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This article is written by a student writer from the Her Campus at TAMU chapter.

Voting is hard. Let me help you.

The weather is cooling down.

Leaves are falling.

People are hiding their insecurities under cute sweaters.

We all know what season is coming…



The next General Election in Texas is November 6th, 2018, and the last day to register to vote is October 9th, 2018.

That’s close, y’all.

Real close.

The positions up for grabs are all of Texas’ executive officers, a United States Senate seat, and all 36 seats in the House of Representatives.

I’m not here to tell you who to vote for, but I am telling you to get out there and VOTE.

For many of my peers, this will be your first time voting, and after the 2016 election, you might just be ready for some change.

If you were born on or before November 6th, 2000, it’s your turn to cast a ballot.



You can pick up a voter’s registration form from libraries, most post offices, and high schools, or you can fill out a registration form online at https://webservices.sos.state.tx.us/vrapp/index.asp

If you think you might be registered, but aren’t sure you can check here.


Bottom line: we are a federal republic, and we are responsible for electing our leaders. It’s how our government works at this moment in time, regardless of opinions on how well it works.

In 2016 Millenials were 31% of the eligible voting population according to the Pew Research Center, but only about half of those eligible to vote actually cast a ballot. This pales in comparison to the 61% of Generation X who voted, and even higher percentages of Baby Boomers and the Silent Generation who voted.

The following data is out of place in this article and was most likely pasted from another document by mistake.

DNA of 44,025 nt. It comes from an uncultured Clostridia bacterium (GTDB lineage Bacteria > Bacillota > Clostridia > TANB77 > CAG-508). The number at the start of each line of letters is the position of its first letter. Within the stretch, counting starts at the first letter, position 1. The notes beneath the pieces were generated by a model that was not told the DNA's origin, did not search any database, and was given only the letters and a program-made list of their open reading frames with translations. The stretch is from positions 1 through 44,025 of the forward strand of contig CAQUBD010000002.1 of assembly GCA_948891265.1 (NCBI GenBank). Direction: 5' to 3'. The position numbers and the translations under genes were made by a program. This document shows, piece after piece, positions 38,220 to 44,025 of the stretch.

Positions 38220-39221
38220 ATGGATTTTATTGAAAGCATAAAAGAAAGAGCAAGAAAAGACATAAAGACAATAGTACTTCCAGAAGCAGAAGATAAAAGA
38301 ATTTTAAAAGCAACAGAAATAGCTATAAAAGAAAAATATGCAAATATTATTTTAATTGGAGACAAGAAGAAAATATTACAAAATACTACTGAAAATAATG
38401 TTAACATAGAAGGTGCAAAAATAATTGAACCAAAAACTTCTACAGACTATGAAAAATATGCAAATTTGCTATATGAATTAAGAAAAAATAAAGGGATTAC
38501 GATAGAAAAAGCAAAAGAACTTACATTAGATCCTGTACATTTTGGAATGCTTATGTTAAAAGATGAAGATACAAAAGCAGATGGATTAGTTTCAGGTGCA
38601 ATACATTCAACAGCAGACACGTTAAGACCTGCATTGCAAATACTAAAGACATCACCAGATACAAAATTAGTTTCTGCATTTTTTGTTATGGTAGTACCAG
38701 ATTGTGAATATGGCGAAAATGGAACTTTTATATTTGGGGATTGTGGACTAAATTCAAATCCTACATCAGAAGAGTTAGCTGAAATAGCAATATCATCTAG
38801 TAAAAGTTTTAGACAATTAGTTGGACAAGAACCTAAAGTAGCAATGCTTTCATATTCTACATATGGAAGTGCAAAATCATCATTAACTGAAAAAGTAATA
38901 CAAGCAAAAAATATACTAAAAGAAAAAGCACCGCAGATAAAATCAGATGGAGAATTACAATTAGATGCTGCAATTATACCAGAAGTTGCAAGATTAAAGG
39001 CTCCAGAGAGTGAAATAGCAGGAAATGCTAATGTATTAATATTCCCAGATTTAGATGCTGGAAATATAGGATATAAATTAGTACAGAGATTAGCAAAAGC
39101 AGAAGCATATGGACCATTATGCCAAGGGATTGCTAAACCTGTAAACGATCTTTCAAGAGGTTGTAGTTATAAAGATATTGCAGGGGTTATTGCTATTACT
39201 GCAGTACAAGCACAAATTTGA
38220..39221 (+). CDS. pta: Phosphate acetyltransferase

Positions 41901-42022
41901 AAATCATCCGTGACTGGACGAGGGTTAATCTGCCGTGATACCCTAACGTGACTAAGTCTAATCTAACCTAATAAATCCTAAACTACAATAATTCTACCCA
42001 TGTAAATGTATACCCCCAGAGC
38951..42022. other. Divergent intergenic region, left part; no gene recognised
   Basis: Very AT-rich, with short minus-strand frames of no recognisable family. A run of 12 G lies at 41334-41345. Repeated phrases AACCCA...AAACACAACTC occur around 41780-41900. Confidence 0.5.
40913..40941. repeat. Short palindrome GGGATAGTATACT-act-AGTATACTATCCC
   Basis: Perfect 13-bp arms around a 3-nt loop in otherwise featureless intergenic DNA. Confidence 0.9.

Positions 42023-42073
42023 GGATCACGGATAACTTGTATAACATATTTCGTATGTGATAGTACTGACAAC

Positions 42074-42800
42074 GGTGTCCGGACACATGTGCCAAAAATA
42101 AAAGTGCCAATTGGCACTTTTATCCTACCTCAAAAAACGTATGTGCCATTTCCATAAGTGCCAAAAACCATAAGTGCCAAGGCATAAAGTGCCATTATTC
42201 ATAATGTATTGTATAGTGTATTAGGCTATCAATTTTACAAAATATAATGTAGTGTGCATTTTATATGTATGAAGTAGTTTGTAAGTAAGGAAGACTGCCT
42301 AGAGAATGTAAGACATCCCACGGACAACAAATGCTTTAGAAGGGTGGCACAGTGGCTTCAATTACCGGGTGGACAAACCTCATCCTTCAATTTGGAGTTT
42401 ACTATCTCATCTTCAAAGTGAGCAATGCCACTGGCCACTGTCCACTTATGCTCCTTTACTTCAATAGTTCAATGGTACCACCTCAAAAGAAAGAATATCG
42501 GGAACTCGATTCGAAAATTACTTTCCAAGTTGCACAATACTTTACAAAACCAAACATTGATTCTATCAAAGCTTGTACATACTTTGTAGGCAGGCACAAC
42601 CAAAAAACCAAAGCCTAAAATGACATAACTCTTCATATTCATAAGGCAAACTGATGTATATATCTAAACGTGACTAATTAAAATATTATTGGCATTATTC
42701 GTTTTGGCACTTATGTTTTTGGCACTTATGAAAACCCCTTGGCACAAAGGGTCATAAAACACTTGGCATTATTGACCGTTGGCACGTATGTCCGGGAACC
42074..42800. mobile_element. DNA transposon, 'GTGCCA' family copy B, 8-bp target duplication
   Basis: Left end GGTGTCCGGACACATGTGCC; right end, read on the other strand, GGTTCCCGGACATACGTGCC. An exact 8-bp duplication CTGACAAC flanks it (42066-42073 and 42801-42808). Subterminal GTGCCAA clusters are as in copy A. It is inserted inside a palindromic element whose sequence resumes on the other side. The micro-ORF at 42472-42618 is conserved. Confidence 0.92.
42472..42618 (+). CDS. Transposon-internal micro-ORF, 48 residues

As our generation is rising to voting age, we must go out and vote to get our voices heard. It is one thing to have an opinion, but it’s another to vote towards effective policy change.


The Memorial Student Center will have a voting center in Room L526 open from 7 a.m. to 7 p.m. on election day. Voting can be as simple as stopping by between classes.

If you want to avoid the MSC because it’s a pit of fire that attracts the most annoying students on campus, I understand. Here is a list of other voting centers in Bryan-College Station.

If you are registered to vote in your home county instead of Brazos County (where TAMU is located), you can apply for an absentee ballot here.

A great resource for any more questions about voting in Texas is www.votetexas.org


Here are the links to the four main parties in Texas if you would like to become more informed:

Texas Democratic Party

Republican Party of Texas

Libertarian Party of Texas

Green Party of Texas


Now, get out there and get your voice heard.


Howdy! I am a Senior International Studies major on the Politics & Diplomacy track with a minor in Spanish. I write articles for readers to learn (and laugh) from my experiences, but also to connect with other college women at Texas A&M. I love to travel, write, paint, and spend time with friends!